Relevant Talmud

It is interesting how the Talmud covers every facet of life and can never be accused of being outdated or irrelevant. In one small section in מסכת ברכות, the Gemara deals with the question of accepting gifts in one’s capacity as a leader, as well as a case of sexual harassment.

The Gemara compares the Prophet Elisha to the Prophet Shmuel. Elisha accepted gifts from the Shunamite woman in the form of a luxury suite in her home. It was equipped with a bed, table, chair, and lamp. The room was referred to as מעולה, an excellent dwelling.

Nevertheless, Elisha is not viewed as having overstepping boundaries by using his exalted position for extra privileges. He resuscitated the woman’s child as an act of הכרת הטוב, recognizing good, and not as an obligation for her generosity. It is also a Mitzva to serve a Talmid Chacham, so Elisha behaved properly.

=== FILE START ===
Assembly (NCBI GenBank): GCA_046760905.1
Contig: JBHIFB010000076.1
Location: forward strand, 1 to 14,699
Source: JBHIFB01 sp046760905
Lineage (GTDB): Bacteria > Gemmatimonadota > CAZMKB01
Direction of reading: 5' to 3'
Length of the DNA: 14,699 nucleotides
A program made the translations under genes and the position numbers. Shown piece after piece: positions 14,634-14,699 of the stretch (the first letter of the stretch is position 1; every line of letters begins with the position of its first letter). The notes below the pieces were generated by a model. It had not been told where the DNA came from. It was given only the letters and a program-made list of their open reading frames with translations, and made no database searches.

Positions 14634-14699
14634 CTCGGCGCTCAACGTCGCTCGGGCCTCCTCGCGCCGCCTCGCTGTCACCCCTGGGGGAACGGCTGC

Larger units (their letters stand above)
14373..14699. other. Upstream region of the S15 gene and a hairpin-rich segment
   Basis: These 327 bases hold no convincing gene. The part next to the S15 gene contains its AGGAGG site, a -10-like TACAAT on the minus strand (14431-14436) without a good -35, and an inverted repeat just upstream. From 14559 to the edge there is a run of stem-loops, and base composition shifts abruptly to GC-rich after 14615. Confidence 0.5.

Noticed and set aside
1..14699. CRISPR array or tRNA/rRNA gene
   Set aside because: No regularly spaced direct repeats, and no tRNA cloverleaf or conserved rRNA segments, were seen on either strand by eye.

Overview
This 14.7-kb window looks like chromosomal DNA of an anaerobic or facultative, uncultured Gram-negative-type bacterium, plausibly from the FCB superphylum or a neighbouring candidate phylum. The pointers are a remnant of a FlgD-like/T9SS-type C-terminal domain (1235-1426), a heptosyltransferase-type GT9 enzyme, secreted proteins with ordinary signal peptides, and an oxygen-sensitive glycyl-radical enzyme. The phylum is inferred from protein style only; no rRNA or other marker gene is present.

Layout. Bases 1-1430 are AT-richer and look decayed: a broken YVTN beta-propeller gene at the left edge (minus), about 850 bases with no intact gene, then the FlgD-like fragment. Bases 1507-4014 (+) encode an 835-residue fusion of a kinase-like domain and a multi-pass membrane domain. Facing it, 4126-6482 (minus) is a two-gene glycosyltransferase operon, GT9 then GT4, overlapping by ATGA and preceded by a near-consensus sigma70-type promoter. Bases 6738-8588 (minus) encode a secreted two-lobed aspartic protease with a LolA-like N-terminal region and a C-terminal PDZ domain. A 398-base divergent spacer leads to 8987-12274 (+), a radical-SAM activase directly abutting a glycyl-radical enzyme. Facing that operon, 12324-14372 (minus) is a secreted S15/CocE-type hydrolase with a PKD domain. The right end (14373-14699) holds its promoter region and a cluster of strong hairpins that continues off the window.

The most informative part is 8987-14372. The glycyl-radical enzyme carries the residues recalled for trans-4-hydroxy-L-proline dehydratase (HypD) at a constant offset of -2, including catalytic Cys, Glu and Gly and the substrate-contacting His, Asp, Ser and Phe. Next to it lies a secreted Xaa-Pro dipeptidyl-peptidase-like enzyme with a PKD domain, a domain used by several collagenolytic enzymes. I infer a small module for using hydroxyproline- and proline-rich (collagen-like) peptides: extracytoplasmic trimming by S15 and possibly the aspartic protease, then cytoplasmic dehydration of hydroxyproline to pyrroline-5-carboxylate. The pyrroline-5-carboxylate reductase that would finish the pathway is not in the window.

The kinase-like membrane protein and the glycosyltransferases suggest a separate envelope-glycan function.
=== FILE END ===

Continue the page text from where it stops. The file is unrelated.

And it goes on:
Shmuel, on the other hand, did not want to take the risk of being accused of using his position to accept gifts. He traveled with a tent and his basic necessities and never accepted any gift of any kind.

Both prophets acted appropriately and set an example for future leaders as to how to serve the people. That position was not meant to be a vehicle to gain wealth or for personal advancement. Amazing how relevant the Talmud is.

And, by the way, Gehazi was the one who acted inappropriately with the Shunamite woman and was unable to keep his hands to himself. Elisha was holy. His servant, Gehazi was not.